Methamphetamine continues to remain an important drug menace in Michigan, even though more individuals seek treatment for cocaine and heroin abuse, and cannabis is still the most commonly abused drug in the state. During 2004, 571 individuals sought treatment for meth addiction, or approximately 1.3% of all individuals seeking drug abuse treatment. Nonetheless, this amount represents a steady increase from 2002, when 430 individuals sought treatment for meth abuse, and from 2000, when only 179 did. Local manufacture of meth has also seen a drastic increase. During 2004, a record 295 labs were seized by DEA, state and local authorities, in comparison to 228 in 2002 and only 21 in 2000.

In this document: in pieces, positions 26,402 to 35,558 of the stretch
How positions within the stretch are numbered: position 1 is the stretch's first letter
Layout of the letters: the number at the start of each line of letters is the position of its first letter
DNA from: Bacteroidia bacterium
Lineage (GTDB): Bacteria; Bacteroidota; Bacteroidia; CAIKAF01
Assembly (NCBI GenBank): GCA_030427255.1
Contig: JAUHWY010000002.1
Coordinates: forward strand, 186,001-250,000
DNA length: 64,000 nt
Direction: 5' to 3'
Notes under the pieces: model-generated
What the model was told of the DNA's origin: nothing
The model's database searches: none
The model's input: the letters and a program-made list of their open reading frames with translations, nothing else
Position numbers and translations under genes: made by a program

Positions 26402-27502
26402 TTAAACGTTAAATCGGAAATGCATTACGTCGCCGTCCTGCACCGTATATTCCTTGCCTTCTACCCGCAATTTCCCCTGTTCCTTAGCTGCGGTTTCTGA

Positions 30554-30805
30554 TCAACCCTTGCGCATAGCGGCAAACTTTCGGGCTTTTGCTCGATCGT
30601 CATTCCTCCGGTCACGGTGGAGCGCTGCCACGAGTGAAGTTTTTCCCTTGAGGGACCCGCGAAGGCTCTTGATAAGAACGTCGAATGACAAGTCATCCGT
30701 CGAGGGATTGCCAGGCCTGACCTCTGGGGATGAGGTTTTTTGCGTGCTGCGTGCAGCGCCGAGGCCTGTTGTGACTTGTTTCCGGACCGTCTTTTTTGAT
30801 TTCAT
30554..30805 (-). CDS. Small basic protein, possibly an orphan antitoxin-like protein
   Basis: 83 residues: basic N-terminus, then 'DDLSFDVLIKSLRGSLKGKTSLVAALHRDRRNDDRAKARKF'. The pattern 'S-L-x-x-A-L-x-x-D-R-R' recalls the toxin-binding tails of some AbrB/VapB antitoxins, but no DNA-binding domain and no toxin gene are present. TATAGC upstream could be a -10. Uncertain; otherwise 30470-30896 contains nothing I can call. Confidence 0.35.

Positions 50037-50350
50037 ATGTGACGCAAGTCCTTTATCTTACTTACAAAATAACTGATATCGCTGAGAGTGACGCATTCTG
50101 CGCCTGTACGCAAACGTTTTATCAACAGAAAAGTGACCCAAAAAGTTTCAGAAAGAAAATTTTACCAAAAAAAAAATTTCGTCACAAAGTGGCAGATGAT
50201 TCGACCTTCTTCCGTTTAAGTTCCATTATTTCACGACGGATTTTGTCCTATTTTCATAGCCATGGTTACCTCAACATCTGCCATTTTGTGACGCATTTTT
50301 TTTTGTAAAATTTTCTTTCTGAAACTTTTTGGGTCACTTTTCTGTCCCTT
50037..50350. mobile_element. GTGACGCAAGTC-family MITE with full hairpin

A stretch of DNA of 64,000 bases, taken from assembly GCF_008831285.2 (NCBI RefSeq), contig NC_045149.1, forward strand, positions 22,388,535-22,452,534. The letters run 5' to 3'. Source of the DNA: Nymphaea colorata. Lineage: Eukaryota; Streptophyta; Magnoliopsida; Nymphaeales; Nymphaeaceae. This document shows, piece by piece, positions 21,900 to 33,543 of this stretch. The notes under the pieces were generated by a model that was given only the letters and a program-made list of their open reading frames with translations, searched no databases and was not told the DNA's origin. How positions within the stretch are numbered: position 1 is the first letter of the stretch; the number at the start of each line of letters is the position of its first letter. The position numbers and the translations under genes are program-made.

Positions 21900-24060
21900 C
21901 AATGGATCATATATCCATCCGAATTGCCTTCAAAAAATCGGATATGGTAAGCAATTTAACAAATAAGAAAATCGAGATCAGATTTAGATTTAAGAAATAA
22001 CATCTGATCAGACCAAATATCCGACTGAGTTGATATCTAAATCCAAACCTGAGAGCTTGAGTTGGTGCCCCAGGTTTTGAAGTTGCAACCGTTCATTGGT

The Combat Meth Act, signed by President Bush on March 9, 2006, gives minimum standards for retailers across the nation that sell substances containing ephedrine and pseudoephedrine. The law limits sales to 3.6 grams of the base ingredient (the pure ephedrine or pseudoephedrine) daily and 9 grams monthly, and requires that buyers provide identification and sign a sales log. Also, sellers must keep these substances behind the counter or in a locked case and register on-line with the U.S. Attorney General. Additionally to the federal minimums, Michigan state law requires that buyers of these substances be at least 18 years old.
List of Meth Treatments by States
- New Hampshire
- New Jersey
- New Mexico
- New York
- North Carolina
- North Dakota
- Rhode Island
- South Carolina
- South Dakota
- West Virginia